hecatomb of birds
      translated by Thomas Christensen  

homeward bound


Two versions of the recent hecatomb of the birds are offered: the first, mass suicide; the second, a sudden thinning of the atmosphere.
The first version is indefensible: For all the birds, from condor to hummingbird, to take flight (with the consequent variations in altitude) at the same time (high noon) would require one of two possibilities: either they were all obeying some command, or they had made up their minds to soar in the air in order to dash themselves to the ground. The most basic logic tells us that man is incapable of executing such commands. As for the birds, to endow them with reason is to make folly of reason itself. The second version must likewise be rejected: If the atmosphere had been thinned, only the birds that flew at that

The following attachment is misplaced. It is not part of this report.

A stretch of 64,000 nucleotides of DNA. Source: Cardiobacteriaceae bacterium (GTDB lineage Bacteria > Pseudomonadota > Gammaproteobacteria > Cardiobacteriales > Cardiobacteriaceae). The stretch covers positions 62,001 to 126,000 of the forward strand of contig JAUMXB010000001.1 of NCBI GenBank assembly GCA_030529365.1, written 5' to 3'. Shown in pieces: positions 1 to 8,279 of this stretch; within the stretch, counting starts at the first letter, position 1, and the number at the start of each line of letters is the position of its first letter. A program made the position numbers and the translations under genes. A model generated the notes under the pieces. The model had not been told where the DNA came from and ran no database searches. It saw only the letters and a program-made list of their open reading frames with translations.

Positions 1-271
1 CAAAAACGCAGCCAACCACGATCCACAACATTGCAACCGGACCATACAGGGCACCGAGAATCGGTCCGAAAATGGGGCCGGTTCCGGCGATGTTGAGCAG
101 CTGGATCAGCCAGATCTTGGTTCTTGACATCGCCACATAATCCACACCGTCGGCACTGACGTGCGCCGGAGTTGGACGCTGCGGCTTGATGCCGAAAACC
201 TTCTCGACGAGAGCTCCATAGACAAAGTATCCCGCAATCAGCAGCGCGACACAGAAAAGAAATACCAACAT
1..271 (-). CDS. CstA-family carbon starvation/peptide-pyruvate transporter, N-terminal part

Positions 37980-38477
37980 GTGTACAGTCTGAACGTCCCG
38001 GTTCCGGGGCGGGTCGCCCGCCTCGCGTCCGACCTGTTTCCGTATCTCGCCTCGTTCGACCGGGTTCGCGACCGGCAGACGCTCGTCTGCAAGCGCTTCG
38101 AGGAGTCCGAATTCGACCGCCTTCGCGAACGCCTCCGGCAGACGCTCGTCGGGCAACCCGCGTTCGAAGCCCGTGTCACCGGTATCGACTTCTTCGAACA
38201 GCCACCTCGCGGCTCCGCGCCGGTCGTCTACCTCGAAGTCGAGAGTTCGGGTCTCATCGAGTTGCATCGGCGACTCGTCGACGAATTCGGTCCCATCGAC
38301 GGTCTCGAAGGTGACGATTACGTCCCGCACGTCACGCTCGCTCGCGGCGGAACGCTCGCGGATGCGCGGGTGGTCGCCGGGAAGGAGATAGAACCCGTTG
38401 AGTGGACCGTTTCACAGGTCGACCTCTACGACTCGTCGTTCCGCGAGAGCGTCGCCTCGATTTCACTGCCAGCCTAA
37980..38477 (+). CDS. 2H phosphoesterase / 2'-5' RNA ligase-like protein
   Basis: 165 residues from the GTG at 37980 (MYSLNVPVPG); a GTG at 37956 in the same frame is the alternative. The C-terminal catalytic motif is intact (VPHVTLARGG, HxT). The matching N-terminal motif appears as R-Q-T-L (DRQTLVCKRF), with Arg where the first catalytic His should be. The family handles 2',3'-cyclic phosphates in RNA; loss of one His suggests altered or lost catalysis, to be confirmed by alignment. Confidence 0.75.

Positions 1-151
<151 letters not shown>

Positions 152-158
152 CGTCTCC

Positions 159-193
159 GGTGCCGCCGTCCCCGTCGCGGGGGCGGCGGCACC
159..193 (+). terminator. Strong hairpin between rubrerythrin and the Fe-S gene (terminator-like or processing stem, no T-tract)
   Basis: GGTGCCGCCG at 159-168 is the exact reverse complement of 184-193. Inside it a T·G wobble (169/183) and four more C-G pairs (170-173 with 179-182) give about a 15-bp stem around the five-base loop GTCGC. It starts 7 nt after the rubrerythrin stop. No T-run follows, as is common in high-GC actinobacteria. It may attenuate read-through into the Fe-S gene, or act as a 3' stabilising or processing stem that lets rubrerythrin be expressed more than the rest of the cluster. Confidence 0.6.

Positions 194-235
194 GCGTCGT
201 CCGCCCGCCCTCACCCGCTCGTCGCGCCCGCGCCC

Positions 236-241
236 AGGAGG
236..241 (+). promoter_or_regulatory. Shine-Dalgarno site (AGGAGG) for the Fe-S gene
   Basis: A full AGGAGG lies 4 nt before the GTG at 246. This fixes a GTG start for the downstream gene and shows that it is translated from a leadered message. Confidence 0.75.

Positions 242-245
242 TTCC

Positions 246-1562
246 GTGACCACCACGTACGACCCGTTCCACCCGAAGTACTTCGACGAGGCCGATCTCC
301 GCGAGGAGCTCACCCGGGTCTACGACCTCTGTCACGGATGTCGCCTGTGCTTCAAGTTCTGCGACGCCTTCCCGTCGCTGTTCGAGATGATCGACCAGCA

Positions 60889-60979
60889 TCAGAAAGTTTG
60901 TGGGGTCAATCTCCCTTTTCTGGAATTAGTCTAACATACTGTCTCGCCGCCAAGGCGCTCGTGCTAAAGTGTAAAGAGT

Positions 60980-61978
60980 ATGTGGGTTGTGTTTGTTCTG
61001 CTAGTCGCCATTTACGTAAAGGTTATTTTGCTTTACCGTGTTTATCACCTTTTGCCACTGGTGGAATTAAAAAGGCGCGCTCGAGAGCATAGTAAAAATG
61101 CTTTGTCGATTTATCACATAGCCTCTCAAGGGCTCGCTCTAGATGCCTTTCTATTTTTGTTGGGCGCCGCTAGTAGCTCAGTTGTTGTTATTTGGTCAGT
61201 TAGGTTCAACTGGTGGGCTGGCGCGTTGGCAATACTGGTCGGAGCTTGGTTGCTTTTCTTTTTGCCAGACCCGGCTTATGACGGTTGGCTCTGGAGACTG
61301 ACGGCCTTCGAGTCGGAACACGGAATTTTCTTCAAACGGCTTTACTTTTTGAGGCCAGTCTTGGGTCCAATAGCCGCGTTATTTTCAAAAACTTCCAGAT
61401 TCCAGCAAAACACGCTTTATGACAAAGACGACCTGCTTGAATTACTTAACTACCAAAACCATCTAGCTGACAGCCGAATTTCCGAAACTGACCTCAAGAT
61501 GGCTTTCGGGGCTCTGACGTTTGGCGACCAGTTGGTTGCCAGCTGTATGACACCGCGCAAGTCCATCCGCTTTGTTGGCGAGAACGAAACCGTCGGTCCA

moment would have died.
There remains a third version, so fallacious that it cannot withstand analysis: an epidemic virus, of unknown origin, made the birds heavier than air.
Any version is ineffable, and any act is tangible. In the scholiast resides something that forever aspires to the demiurge. His pride is punished with tautology. The only way to escape the ineluctable fact of the mass death of the birds would be to imagine that we had conjured up the hecatomb in a dream. But in that case it could not be interpreted, since it would not be a true dream. All that remains is the established fact. With our eyes we see them strewn over the earth. More than the terror the slaughter itself produces in us, we are filled with fright by the impossibility of discovering an explanation for such a monstrous fact. Our feet tangle among the wretched plumage of so many millions of birds. Suddenly, like a crackling flame, they all rise up in flight. The fiction of the writer, erasing the deed, returns them to life. And only with the death of literature will they fall again wretched onto the earth.

By Virgilio Piñera, from Cold Tales, copyright © 1987 by Estela Piñera
Translation copyright © 1987 by Thomas Christensen


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